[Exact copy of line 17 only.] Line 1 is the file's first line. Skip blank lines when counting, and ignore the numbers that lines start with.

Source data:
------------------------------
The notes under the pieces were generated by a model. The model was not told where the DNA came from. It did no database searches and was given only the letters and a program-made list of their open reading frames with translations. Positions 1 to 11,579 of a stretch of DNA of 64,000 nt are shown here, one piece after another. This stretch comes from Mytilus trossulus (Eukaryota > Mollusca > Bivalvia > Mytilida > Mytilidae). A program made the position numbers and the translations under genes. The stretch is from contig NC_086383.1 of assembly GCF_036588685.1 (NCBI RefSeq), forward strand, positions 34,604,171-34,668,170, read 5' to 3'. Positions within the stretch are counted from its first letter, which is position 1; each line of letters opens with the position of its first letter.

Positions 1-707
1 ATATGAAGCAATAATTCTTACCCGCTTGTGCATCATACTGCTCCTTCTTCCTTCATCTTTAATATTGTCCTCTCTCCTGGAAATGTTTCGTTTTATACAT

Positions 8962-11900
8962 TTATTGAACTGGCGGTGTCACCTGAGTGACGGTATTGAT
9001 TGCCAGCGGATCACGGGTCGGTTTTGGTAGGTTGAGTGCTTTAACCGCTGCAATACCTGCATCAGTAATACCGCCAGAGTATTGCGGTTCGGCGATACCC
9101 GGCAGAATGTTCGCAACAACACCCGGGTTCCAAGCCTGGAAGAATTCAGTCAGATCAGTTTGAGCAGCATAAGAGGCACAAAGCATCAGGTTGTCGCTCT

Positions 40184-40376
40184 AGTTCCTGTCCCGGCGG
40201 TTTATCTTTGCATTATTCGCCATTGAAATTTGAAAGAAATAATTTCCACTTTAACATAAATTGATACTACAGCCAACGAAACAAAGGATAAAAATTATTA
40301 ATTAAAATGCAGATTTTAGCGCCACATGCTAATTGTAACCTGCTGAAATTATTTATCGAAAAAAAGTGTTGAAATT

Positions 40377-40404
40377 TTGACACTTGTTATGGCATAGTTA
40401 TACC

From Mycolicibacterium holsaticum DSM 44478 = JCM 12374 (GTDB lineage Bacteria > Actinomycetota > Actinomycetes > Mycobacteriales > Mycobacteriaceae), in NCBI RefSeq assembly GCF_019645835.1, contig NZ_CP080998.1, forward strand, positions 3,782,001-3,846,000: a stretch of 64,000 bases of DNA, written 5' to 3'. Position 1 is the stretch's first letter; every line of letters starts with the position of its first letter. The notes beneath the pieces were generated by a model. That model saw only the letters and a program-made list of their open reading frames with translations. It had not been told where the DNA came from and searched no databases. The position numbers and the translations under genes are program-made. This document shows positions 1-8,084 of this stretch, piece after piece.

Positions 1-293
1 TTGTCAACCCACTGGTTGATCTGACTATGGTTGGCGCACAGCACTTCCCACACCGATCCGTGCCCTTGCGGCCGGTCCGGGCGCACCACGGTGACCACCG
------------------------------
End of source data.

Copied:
1 TTGTCAACCCACTGGTTGATCTGACTATGGTTGGCGCACAGCACTTCCCACACCGATCCGTGCCCTTGCGGCCGGTCCGGGCGCACCACGGTGACCACCG